Decline of the mighty oak: Help the forest preserve with restorations efforts

  • As part of the oak woodland restoration at Fabyan Forest Preserve in Batavia, invasive woody brush must be cleared to provide space and sunlight for oak trees.

    As part of the oak woodland restoration at Fabyan Forest Preserve in Batavia, invasive woody brush must be cleared to provide space and sunlight for oak trees. Courtesy of Valerie Blaine

  • White oak acorns lose no time in sending out roots. Once the roots reach the ground, a seedling will form. The seedling will need lots of sunlight to survive.

    White oak acorns lose no time in sending out roots. Once the roots reach the ground, a seedling will form. The seedling will need lots of sunlight to survive. Courtesy of Valerie Blaine

  • An oak tree gets choked by invasive shrubs at Dick Young Forest Preserve in Batavia. Without fire, invasive shrubs can choke an oak woodland. Oak seedlings do not have a chance to grow in the dense shade of the brush.

    An oak tree gets choked by invasive shrubs at Dick Young Forest Preserve in Batavia. Without fire, invasive shrubs can choke an oak woodland. Oak seedlings do not have a chance to grow in the dense shade of the brush. Courtesy of Valerie Blaine

  • Volunteers join in Earth Day at Johnson's Mound Forest Preserve in Elburn.

    Volunteers join in Earth Day at Johnson's Mound Forest Preserve in Elburn. Courtesy of Valerie Blaine

  • The canopy of white oaks allow sunlight to filter through its leaves.

    The canopy of white oaks allow sunlight to filter through its leaves. Courtesy of Valerie Blaine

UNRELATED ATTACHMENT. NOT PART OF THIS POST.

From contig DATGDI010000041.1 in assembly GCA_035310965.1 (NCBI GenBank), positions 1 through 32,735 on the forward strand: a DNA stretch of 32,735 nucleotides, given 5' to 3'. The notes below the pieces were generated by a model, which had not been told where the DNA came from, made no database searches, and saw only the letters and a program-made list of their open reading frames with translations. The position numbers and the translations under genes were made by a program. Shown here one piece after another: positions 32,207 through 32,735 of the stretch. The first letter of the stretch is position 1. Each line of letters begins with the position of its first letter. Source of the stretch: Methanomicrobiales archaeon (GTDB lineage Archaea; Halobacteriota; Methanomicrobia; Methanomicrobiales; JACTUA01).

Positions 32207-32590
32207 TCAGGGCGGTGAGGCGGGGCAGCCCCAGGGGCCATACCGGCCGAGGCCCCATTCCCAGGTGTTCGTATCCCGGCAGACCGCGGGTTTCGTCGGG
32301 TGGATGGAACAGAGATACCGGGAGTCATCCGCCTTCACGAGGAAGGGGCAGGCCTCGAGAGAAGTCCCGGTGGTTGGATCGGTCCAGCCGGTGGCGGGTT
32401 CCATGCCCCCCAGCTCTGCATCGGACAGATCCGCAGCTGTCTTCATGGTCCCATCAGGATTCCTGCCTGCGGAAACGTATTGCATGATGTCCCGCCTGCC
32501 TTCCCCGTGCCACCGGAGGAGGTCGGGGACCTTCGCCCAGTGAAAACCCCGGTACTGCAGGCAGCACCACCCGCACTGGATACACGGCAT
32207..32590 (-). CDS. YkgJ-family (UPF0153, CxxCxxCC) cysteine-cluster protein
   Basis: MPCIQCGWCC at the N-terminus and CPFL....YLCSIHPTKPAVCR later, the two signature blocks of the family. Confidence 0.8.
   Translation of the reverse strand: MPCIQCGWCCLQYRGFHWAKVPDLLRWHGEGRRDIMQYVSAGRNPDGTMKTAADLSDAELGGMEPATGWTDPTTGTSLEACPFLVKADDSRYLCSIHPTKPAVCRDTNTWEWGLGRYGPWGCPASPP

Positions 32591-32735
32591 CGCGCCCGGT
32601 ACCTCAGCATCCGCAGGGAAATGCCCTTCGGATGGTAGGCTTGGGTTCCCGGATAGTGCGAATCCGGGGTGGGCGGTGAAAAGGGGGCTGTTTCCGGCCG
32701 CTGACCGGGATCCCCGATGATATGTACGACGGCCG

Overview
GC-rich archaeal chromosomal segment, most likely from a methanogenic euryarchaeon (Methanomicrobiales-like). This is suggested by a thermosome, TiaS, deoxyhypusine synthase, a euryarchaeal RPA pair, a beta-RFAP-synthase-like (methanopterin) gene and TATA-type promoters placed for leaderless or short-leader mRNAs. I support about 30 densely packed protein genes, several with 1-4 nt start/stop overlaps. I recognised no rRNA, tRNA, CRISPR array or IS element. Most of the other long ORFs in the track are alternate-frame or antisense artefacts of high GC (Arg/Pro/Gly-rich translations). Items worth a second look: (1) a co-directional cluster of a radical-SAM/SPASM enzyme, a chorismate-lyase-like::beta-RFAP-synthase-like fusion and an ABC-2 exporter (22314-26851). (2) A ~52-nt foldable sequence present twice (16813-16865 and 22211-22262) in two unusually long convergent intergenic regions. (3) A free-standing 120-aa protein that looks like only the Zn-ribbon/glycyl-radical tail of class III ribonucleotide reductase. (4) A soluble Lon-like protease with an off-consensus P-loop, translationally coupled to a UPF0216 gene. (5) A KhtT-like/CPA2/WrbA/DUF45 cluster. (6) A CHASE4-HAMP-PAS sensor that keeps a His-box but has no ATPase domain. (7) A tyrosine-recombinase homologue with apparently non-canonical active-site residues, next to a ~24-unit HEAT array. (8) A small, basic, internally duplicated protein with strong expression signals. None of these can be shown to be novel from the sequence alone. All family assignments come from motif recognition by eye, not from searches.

• These bur oak acorns, found at LeRoy Oakes Forest Preserve in St. Charles, have distinctive fringed caps.

    These bur oak acorns, found at LeRoy Oakes Forest Preserve in St. Charles, have distinctive fringed caps. Courtesy of Valerie Blaine

  • Healthy oak woodlands are open and sunny, like this oak woodland restoration at Fabyan Forest Preserve in Batavia.

    Healthy oak woodlands are open and sunny, like this oak woodland restoration at Fabyan Forest Preserve in Batavia. Courtesy of Valerie Blaine

 
Posted9/18/2015 2:29 PM

Oak trees are rugged. They're strong. They're beautiful. And they're disappearing.

The decline of oaks first caught the attention of ecologists throughout the Midwest, and now others are sitting up to take notice. To help spread the word, October 2015 has been designated as Oak Awareness Month, or "OAKtober" for short.

 

"Oak decline" refers to many types of oaks -- white oak, bur oak, red oak, and black oak to name a few. There are 19 species of oaks in Illinois, eight of which are native to Kane County. Across the board, our native oaks are in trouble.

The story of oak decline is not the story of one oak, or one species of oak, but of oak communities. In ecological terms, a community is a neighborhood of plants and animals, fungi, and other creatures. Every individual in the neighborhood grows in the context of its surroundings -- soil, water, sunlight, next-door neighbors, and visitors. So, to raise an oak it's a village kind of thing.

Oak trees once flourished in several kinds of communities in the Midwest -- forests, woodlands, and savannas. According to restoration ecologist Ben Haberthur, oak communities have disappeared at an alarming rate in Kane County, and the situation is just as bad elsewhere.

"The total loss for Kane County has been about 90 percent since the middle of the 19th century," Haberthur said, "and the story of oak loss has been repeated across every county in Illinois."

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To understand the story, we look to conditions in pre-European settlement times. Oaks grew tall and mighty in forests near rivers, buffeted from the flames of prairie fires. Open oak woodlands dotted the landscape like islands on the sea of prairie. In savannas, great oak trees stood like sentinels with massive branches outstretched over grasses and wildflowers.